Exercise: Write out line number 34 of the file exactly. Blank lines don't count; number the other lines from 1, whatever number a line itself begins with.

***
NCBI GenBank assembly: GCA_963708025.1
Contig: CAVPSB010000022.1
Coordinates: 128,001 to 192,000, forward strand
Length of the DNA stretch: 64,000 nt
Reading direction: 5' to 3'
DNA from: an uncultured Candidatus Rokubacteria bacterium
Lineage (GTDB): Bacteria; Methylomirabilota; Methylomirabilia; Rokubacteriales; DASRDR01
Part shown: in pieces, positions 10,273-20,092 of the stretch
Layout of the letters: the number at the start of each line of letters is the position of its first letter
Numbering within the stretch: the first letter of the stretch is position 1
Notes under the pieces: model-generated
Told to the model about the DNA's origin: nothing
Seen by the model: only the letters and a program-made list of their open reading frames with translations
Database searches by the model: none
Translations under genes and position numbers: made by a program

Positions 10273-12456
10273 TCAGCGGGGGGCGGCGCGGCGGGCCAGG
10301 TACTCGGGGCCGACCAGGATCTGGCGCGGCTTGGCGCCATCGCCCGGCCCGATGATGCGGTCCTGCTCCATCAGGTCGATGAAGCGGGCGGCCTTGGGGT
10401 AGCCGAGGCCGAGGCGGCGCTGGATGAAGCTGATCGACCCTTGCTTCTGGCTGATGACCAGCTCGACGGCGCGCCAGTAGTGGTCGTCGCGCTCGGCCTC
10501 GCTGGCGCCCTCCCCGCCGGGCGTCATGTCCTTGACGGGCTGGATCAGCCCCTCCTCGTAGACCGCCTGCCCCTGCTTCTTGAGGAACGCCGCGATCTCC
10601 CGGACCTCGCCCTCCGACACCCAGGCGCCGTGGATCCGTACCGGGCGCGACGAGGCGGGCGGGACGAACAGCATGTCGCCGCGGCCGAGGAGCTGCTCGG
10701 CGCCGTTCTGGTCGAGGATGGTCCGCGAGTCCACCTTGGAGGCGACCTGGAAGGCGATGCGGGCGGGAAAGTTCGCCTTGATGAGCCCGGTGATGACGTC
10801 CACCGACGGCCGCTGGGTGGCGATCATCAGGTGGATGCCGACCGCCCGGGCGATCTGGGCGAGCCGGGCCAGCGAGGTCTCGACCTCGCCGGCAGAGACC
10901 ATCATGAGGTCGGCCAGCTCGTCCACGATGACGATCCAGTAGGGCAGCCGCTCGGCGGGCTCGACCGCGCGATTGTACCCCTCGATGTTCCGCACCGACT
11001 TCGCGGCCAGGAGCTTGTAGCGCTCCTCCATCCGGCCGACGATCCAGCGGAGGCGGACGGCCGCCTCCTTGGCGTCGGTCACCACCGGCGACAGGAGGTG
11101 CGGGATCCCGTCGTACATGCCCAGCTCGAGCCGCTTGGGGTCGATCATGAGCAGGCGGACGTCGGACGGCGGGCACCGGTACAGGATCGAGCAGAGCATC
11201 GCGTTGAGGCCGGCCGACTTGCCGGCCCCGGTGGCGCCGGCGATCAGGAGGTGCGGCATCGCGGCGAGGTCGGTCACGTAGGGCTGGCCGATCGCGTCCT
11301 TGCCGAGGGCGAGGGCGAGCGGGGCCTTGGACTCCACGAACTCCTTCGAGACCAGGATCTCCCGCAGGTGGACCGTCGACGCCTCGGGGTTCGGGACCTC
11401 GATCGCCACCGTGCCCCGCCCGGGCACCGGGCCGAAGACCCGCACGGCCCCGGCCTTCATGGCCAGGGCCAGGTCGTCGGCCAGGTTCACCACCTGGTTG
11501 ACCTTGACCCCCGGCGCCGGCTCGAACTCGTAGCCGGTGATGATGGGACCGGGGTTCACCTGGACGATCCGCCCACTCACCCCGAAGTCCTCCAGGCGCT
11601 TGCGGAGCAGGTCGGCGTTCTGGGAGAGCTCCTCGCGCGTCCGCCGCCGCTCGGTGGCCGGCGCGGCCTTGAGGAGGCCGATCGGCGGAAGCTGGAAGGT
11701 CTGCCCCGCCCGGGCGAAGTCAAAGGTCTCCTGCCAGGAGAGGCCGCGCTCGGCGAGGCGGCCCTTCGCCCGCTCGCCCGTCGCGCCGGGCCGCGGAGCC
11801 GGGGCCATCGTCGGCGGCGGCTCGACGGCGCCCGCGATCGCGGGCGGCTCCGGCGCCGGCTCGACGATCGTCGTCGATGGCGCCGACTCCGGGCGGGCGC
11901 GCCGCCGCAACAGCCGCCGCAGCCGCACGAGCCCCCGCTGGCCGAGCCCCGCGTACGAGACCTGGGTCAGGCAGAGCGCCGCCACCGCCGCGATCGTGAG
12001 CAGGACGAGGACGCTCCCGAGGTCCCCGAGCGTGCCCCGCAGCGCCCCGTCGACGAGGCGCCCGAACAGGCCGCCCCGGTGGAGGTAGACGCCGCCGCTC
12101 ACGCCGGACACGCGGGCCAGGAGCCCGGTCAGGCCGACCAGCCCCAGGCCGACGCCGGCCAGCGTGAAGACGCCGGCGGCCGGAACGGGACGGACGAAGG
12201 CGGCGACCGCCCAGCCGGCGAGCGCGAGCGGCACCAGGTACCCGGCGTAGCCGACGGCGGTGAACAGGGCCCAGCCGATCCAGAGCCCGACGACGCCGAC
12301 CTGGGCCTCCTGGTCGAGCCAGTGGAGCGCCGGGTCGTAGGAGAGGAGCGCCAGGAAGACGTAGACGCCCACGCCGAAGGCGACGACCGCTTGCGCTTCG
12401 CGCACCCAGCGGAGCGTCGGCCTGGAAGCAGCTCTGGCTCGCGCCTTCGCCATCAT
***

11901 GCCGCCGCAACAGCCGCCGCAGCCGCACGAGCCCCCGCTGGCCGAGCCCCGCGTACGAGACCTGGGTCAGGCAGAGCGCCGCCACCGCCGCGATCGTGAG